The list of sensor sizes for DSLR's and videocamera's just keeps growing and growing and it may be hard to decide what sensor best fits your needs. Because: how do all these different sensor sizes affect the picture you're shooting? We all know that the bigger the sensor, the better in low light and the better the ability to get shallow depth of field.
But how about field of view? How much of this beautiful landscape do I get in the picture when using a camera with an APS-C sensor (Canon 550D/T2i/60D/7D) compared to a camera with a Micro 4/3 chip (Panasonic GH2) when using a 50mm lens? And at 20mm or 100mm? Well, here's the tool to find out for yourself. Choose a camera, choose a lens and see what the result is.

Friday, July 15, 2011

FCP-instructors on FCP X

I accepted an invitation from the College of Multimedia in Amsterdam to attend an informative meeting on FCP X. The College of Multimedia is a certified Apple training center, giving courses in the Final Cut Studio suite applications. (Luckily for them they also teach Adobe and Avid, among others)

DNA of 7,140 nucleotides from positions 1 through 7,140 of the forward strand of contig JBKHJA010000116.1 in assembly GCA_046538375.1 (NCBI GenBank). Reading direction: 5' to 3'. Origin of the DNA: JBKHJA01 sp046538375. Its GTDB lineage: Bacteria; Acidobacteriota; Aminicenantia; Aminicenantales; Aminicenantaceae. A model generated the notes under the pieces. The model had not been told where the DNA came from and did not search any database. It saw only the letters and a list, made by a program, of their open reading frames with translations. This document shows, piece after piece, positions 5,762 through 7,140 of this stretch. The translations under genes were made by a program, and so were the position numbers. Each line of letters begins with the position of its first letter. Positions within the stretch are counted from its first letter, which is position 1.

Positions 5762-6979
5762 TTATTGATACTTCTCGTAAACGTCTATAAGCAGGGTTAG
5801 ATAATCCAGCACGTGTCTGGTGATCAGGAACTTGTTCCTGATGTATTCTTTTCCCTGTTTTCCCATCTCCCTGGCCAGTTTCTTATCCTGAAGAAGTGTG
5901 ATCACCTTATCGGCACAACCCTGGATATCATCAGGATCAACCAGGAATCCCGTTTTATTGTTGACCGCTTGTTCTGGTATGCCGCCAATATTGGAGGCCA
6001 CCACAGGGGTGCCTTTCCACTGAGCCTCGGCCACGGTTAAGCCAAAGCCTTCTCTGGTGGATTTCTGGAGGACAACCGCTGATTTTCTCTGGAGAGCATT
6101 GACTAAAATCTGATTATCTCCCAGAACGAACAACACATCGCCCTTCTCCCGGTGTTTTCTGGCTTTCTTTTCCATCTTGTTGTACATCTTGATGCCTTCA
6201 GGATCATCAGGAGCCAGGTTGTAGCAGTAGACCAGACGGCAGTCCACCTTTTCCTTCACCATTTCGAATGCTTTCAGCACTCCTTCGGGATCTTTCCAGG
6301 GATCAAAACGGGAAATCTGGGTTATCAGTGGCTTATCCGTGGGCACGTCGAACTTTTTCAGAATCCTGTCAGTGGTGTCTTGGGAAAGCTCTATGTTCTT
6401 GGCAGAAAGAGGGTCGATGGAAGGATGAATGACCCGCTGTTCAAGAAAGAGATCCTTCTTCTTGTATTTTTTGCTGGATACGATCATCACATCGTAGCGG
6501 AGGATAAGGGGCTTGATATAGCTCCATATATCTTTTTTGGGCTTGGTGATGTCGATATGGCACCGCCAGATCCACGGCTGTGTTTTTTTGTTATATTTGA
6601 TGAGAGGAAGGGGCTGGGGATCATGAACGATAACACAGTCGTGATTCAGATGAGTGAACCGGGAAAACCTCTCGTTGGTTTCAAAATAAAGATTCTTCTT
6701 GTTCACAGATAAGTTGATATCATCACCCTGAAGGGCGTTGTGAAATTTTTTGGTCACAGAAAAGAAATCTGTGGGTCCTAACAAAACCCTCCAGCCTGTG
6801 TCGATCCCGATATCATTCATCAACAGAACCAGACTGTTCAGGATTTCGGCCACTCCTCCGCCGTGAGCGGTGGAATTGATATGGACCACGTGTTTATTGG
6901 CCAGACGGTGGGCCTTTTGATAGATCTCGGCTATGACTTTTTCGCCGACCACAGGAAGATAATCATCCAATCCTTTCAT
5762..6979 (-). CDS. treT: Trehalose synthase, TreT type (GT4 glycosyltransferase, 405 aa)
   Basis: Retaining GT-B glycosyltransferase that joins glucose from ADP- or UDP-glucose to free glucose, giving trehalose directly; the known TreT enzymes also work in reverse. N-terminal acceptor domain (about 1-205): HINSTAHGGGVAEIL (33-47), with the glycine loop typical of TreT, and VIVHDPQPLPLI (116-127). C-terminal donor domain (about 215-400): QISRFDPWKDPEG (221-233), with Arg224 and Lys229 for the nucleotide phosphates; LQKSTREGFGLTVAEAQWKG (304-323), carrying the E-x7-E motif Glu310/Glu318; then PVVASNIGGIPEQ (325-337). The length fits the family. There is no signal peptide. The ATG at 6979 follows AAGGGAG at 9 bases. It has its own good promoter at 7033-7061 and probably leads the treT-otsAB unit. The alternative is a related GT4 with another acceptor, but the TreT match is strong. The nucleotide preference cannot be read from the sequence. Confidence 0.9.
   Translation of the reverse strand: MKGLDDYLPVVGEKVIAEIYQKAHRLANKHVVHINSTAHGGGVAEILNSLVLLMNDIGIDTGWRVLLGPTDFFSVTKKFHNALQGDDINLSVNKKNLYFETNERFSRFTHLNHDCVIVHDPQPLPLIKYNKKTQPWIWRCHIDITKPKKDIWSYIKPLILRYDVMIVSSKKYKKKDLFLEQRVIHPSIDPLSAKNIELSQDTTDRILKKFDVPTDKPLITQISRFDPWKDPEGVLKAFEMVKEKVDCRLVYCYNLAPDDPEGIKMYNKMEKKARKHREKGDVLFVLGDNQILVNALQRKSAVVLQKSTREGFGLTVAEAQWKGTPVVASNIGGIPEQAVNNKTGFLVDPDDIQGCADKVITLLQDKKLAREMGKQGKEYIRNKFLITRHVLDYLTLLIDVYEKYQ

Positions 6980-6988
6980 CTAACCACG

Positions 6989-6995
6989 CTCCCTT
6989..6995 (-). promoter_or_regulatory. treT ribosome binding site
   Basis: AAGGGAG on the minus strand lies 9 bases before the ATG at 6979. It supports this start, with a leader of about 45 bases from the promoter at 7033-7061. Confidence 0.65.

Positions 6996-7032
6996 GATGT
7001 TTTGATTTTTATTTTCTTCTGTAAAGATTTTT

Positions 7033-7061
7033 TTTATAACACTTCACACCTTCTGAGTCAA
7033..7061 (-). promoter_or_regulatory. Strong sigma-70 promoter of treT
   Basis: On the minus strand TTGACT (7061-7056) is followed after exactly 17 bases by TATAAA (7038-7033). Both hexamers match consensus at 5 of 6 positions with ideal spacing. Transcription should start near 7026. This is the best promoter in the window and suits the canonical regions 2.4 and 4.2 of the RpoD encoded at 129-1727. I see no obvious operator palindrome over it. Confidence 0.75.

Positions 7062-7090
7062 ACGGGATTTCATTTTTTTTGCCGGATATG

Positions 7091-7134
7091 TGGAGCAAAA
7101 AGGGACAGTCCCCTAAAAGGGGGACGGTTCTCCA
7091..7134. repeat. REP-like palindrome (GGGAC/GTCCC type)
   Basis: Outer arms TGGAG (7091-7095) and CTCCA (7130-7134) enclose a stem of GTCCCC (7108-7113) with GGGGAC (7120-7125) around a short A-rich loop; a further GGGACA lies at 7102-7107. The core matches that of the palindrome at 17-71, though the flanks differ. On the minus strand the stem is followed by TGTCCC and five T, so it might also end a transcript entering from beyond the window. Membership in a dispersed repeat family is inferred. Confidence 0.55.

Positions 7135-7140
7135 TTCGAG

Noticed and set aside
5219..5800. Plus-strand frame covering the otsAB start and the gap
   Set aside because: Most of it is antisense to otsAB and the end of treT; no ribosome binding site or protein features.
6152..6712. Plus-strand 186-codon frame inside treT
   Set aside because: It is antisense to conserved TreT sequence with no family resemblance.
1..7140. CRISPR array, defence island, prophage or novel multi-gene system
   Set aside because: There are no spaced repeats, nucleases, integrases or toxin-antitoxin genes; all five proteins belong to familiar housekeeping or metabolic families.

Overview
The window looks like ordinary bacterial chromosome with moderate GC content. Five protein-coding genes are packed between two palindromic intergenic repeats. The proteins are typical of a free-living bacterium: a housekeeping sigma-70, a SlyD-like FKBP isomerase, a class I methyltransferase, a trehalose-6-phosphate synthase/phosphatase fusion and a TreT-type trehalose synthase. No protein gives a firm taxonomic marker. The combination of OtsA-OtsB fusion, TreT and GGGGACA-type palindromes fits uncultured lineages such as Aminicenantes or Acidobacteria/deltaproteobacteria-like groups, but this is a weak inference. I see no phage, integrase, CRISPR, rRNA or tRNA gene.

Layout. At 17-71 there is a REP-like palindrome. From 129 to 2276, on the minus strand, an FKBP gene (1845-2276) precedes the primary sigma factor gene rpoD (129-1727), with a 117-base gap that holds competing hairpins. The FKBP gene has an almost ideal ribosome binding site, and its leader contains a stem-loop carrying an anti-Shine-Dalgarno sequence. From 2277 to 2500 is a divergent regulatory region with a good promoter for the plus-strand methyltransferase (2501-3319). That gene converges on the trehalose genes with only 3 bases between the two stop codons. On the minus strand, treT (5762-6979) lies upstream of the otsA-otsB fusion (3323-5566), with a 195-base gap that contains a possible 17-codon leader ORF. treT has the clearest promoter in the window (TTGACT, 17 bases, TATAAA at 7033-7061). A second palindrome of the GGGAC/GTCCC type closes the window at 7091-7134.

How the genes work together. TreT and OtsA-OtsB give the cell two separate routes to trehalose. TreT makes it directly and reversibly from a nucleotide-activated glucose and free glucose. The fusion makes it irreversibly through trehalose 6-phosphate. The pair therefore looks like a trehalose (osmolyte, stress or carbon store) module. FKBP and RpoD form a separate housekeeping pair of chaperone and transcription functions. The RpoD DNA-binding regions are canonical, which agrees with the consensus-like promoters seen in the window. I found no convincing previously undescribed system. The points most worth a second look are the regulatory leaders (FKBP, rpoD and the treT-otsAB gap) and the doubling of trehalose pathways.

The meeting took place yesterday. There were a lot of men and one woman, aged 70 plus(!). The instructor started out by saying that he did not represent Apple, he did not develop the new FCP and that we should not shoot the pianoplayer. He was like us, he assured as, and had gone through the same cycle of anger, frustration and disbelief. But then he started to take a look at FCP X and came to the conclusion that it wasn't all bad, that Apple developers had actually thought about this product! (duhh) "They just shouldn't have called it Final Cut Pro."
There was a sadness about the presentation. He was the last of the Mohicans. From a seasoned FCP trainer he has been stripped to an absolute beginner. Of course his mouth said maybe it wasn't all bad but the rest of his body and presentation spoke a different message. His colleague, who was also attending the meeting, was in a much worse state. As a teacher of DVD Studio Pro and Soundtrack Pro, the news of the applications being discontinued hit him like a hammer: "I am out of a job..." From one day to the next, his expertise was obsolete.